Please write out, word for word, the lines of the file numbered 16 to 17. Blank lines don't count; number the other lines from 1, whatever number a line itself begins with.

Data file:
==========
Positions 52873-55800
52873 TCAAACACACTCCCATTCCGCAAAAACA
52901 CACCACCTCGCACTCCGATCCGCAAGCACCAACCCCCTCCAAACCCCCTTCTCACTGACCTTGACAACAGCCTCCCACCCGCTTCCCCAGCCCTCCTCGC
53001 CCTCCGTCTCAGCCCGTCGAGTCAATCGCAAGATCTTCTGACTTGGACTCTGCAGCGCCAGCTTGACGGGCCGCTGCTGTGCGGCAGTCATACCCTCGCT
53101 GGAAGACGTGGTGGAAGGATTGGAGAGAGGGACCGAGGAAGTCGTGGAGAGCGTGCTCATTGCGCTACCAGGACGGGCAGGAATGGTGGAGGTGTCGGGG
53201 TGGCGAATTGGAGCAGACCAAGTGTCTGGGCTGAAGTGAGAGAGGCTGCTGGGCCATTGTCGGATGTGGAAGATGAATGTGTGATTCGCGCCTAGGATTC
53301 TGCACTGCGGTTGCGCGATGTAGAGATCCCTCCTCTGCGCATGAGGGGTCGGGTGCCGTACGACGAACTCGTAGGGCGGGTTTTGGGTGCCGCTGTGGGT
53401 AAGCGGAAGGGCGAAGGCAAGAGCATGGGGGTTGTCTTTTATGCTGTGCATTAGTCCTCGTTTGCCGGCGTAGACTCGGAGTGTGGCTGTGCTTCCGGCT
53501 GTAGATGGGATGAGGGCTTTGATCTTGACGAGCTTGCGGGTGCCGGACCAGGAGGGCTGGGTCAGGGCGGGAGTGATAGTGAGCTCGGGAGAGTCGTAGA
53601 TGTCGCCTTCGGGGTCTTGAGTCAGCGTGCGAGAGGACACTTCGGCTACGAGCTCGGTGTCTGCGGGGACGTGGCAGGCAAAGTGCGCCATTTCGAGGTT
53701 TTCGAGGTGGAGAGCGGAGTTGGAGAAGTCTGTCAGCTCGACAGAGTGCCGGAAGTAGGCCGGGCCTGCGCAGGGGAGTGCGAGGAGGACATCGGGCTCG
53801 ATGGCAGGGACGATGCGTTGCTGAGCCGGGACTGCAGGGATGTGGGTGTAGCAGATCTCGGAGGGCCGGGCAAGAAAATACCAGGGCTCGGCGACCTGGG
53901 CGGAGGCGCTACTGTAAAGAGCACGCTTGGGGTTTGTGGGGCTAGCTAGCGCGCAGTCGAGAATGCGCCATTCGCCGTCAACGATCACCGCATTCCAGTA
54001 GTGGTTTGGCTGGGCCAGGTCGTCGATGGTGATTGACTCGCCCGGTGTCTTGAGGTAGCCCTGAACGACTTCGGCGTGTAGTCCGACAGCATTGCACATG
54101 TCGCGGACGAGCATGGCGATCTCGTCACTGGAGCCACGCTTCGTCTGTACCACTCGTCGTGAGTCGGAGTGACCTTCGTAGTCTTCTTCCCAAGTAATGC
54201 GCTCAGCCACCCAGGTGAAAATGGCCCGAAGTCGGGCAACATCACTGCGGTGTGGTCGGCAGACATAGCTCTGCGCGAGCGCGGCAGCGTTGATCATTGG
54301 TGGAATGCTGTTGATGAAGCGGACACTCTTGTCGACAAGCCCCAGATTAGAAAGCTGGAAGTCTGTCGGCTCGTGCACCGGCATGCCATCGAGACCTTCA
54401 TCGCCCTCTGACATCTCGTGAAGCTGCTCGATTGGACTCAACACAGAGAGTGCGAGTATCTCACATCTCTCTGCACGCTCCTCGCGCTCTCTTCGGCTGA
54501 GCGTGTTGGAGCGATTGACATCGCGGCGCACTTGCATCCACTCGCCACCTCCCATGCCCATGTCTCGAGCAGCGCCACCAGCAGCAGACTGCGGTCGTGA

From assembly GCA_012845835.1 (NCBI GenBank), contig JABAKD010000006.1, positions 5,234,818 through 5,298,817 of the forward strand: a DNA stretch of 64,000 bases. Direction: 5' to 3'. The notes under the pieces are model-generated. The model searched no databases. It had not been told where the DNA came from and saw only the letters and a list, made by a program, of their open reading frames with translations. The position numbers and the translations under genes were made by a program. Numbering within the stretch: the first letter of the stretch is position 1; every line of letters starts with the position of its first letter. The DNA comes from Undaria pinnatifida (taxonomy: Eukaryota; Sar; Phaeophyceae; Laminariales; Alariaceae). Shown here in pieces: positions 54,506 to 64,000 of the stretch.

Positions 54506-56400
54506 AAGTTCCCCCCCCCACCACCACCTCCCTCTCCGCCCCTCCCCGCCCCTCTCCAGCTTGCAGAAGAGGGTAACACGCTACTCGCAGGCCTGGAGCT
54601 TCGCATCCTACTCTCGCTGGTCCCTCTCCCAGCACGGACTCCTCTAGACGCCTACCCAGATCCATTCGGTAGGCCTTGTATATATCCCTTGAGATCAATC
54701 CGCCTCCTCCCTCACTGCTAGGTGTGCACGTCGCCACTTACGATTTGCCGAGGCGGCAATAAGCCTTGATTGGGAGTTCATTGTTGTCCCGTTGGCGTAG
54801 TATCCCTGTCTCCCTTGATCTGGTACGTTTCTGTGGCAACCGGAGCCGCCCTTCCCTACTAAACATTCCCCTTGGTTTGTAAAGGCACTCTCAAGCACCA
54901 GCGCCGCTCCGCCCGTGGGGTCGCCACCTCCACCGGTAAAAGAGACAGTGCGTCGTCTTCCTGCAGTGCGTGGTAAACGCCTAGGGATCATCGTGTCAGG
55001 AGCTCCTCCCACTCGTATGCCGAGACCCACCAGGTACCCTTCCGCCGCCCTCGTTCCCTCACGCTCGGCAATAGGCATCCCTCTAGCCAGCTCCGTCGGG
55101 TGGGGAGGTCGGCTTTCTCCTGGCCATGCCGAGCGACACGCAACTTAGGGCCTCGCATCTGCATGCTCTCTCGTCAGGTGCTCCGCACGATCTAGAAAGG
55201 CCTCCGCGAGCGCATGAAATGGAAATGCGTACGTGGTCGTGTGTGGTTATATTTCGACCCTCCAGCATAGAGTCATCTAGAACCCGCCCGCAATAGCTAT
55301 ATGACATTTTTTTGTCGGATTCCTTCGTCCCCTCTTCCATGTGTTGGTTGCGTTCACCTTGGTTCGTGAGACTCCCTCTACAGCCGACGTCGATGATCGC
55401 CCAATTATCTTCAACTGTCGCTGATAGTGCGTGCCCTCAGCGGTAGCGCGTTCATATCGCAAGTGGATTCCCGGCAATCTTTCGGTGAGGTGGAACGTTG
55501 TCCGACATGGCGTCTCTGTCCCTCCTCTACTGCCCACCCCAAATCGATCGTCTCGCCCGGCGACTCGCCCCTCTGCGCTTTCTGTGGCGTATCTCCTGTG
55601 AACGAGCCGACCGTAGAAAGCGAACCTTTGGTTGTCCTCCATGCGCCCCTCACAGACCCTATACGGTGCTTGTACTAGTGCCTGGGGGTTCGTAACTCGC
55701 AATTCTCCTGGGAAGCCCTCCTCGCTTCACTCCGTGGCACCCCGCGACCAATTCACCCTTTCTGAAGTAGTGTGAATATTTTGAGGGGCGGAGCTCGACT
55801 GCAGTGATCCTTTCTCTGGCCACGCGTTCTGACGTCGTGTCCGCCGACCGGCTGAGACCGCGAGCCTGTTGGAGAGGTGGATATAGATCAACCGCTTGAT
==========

54201 GCTCAGCCACCCAGGTGAAAATGGCCCGAAGTCGGGCAACATCACTGCGGTGTGGTCGGCAGACATAGCTCTGCGCGAGCGCGGCAGCGTTGATCATTGG
54301 TGGAATGCTGTTGATGAAGCGGACACTCTTGTCGACAAGCCCCAGATTAGAAAGCTGGAAGTCTGTCGGCTCGTGCACCGGCATGCCATCGAGACCTTCA